I’ve been bitten by the dyeing bug. This time I wanted to dye using Perilla (Perilla frutescens), a volunteer in our yard.
Perilla frutescens, a member of the mint family, is a purple and green annual. It has lots of names, but is pretty much regarded as a weed. I had heard perilla was used in Japanese cooking. The fresh leaves are used in salads and in wrapping for dishes including sushi. The leaves are also used to color and flavor pickled plums. I’ve just read now that it’s great as a bug repellent! More about this interesting plant here.
But I want to dye fabric with it. So let’s get started!
First you need to “scour” the cotton fabric before mordanting by boiling it for 45 minutes in water with a handful of washing soda and small amount of liquid detergent. Rinse that well.
The next step is mordanting. This helps to join the fiber and dye to set the color permanently. You can read more about mordanting here. I used alum and washing soda, both easily purchased at the local grocery store. After leaving the fabric in this solution overnight, I rinsed it well before the fun began!
The following day I gathered the plant, tore the leaves, and put them in the dye pot.
Next I added twice as much water as plant material to the pot, bringing this to a boil and then simmering for an hour.
Then we’re ready to dye. You can strain the leaves out, but I left them in – just easier.
The fabric is then added fabric to dye bath. The dye water looked kind of reddish so I was quite excited to see my fabric, really hoping for a rose color.
I wanted the strongest shade possible so I covered the dye bath and let it set overnight.
The next morning I opened up the pot and looked in…
and it was GREEN!
I rinsed it out and here are the final pieces.
You will notice that it didn’t dye solid. However, I liked the uneven color and after getting over the shock of no rose tones, I think the green is really pretty.
I knew that natural dyeing would not result in bright colors, but I wanted to try it. I’m happy with the results, but not sure I’ll try this again. But then again, I’ve been known to change my mind.
Have you dyed with plants? I’d love to hear your experience. Thanks for dropping by.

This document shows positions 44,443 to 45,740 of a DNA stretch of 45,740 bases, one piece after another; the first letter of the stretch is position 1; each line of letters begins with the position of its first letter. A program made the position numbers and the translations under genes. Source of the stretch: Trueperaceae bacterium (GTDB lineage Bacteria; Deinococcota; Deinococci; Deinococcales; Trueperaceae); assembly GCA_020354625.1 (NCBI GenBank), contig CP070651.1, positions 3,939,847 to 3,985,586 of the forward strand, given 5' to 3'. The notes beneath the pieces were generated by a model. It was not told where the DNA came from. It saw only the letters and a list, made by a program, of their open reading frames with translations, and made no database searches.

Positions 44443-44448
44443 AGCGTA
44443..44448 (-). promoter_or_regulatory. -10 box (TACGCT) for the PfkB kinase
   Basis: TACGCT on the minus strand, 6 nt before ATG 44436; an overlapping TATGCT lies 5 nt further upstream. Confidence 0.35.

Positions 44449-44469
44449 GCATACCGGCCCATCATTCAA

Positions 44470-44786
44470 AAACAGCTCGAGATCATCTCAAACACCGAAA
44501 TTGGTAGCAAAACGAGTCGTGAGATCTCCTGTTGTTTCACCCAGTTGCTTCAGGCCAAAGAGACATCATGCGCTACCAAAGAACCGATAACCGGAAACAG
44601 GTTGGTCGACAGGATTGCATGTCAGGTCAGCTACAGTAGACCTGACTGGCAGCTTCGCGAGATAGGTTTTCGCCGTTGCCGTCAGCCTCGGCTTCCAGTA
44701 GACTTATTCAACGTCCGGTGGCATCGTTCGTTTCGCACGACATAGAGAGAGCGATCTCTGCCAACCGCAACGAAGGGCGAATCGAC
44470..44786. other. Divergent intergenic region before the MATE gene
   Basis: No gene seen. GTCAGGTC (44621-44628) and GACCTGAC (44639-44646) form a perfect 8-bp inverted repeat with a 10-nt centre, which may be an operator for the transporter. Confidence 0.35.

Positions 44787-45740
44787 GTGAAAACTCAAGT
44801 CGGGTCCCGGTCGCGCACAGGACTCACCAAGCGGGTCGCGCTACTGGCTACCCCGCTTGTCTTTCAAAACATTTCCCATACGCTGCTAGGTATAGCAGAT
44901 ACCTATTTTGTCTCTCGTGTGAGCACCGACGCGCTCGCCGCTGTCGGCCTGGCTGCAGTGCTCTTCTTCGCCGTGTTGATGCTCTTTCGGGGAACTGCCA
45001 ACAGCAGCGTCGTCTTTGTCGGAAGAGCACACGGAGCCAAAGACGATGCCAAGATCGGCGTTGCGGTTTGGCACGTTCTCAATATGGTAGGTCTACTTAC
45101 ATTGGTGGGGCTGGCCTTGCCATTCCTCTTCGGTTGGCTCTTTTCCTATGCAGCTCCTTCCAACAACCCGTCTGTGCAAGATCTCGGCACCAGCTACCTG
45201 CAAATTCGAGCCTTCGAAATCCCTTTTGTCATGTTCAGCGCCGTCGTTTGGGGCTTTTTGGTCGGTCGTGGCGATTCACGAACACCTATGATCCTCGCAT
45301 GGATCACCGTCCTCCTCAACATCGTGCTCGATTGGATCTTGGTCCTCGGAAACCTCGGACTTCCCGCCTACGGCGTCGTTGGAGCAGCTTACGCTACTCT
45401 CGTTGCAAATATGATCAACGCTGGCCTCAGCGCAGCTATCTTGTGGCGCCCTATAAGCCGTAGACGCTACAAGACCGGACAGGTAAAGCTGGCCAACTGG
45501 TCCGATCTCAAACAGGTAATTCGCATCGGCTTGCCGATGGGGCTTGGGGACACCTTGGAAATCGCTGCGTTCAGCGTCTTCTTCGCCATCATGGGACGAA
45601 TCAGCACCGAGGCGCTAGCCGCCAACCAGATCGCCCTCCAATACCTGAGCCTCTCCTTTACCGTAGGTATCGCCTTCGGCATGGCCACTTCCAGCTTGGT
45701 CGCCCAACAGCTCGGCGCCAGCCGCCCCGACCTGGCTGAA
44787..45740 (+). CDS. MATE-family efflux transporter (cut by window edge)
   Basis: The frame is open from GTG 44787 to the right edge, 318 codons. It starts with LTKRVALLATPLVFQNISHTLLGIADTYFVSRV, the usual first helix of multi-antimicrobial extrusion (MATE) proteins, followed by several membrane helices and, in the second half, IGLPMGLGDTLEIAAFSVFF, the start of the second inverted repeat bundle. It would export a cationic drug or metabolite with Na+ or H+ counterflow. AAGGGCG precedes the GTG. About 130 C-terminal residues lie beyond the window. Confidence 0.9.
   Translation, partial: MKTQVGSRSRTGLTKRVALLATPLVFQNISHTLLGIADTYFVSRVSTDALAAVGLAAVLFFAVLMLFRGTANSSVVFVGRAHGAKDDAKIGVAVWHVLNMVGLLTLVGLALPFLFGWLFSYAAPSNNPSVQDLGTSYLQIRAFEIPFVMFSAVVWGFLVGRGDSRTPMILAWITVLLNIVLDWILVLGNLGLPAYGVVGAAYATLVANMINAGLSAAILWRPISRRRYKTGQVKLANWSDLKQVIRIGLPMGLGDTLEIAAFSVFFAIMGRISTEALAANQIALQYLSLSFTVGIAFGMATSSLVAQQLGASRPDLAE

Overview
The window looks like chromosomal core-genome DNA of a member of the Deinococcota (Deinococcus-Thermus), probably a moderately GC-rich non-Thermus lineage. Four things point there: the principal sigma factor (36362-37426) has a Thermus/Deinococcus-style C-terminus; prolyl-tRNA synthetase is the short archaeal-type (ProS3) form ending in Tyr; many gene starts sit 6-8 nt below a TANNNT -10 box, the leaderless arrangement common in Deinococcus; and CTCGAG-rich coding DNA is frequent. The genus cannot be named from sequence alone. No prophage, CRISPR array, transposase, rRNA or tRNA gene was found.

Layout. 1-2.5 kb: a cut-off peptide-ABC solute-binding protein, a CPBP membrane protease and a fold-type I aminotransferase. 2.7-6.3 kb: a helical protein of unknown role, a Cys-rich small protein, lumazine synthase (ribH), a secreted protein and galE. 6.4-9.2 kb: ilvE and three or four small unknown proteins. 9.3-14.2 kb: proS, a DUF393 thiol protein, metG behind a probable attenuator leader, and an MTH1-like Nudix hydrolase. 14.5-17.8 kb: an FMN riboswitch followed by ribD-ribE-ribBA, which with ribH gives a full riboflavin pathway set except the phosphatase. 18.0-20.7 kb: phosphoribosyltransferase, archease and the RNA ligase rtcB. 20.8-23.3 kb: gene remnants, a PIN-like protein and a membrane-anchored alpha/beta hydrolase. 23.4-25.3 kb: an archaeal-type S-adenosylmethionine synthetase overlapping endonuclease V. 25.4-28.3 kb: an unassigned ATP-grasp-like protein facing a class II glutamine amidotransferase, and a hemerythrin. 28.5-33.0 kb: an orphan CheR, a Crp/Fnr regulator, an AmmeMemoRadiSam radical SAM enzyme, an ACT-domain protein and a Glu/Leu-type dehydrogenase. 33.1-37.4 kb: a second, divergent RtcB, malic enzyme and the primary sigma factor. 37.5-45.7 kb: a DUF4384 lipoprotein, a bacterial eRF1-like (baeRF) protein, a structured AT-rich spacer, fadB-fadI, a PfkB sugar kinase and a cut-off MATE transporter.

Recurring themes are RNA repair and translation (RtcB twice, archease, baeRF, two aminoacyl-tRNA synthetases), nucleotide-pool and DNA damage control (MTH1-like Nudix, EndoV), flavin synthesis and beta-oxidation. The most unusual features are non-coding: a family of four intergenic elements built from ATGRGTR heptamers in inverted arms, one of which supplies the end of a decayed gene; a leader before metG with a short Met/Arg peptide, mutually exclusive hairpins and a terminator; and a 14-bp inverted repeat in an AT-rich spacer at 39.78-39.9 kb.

That is a really pretty color.
I have perilla and just figured it would dye some ‘red’ color. Surprised but I like the uneven green color. Would make pretty outdoor cushion covers.
Natural dyeing is probably always a surprise. Have you tried flower pounding using leaves and flowers? You get lots of surprises there too! Great experiment and thank for sharing it with us. It saves us the time of experimenting!
I love experimenting with natural dying- I tried blackberries last year thinking ‘oh lovely purple colour’! And it turned out BROWN! I’ve not seen your Perilla plant before, but I was very startled at the green colour, it is pretty though, and better than brown!!
I got some seeds for Woad last year and have a few plants coming along. Unfortunately with the weird weather we’ve had this last year, the rest of my dyd plants have mostly snuffed it. Woad will be fun though!
Heckety, I thought about trying blackberries but I just can’t justify using them for dye instead of eating them. We always have a good crop of blackberries including our wild but I just can’t bring myself to using them for dye. Yesterday as I was washing and freezing some of them we harvested, I thought about dyeing. But brown!! That is surprising. I’ve read a little about Woad. Would be interesting to see how your woad works. Thanks for dropping by.
Kathy, Yes, I did that leaf pounding (https://lyndaheines.blog/2011/05/hammered-leaves-art/) and the dark purple coleus leaves turned green. I should have remembered that and they (perilla and coleus) are in the same family! Duh!
Bev, Thanks for the idea. When I saw that red dye bath I was so excited. But green is okay too! Thanks for dropping by.
Yart, Thanks! And thanks for stopping by. Lynda
Oh, it came out great Lynda! I haven’t dyed with plants before but it’s been on my “want-to-do” list forever. I’d love to see more experiments 🙂
I am having to help my granddaughter dye wool strips for a science fair project. We achieved a lovely yellow with saffron. Cost; $12. I used vinegar and water and put the saffron in one of my husband’s old handkerchiefs secured with a rubber band. String would have been prettier. I put the saffron on a low boil and let three strips of wool absorb color overnight. Probably the strips were in the dyebath for about 10 hours. They dried a bright yellow when fluffed with a towel in the washer. I put one more strip in the spent dye bath for 30 minutes this morning and achieve a lighter yellow.
Coffee also makes a gentle brown. I dyed several strips of wool in my favorite hazelnut coffee because that’s all I had on hand. I used white vinegar and water. I haven’t tried the salt treatment on the dye strips yet, but I will do so this week. My granddaughter has been helping me prepare strips and check on the simmering wools.
We used some older frozen raspberries and mixed berries to achieve a range of purples. We boiled the fruit with vinegar and drained off the liquid in a collander and then simmered the wool in the drained liquid with vinegar added.
Rose Marie Toubes in Des Moines, Iowa October 28, 2012
Rose, What a fun activity with your granddaughter! Thanks for all of those tips. And thanks for dropping by. Lynda
I bought some off white toms about a year ago, and they were becoming kind of smelly and gross, so I used a little bleach to get rid of the smell (I know its bad for the environment, but its better than buying a new pair I think). Then I boiled them in saskatoon berries (Amelanchier alnifolia), and got a bluish-purple, not VIBRANT, but kind of faded : )
J, Interesting! The natural dyes I’ve tried aren’t vibrant but they are pretty in their natural way. Thanks for dropping by.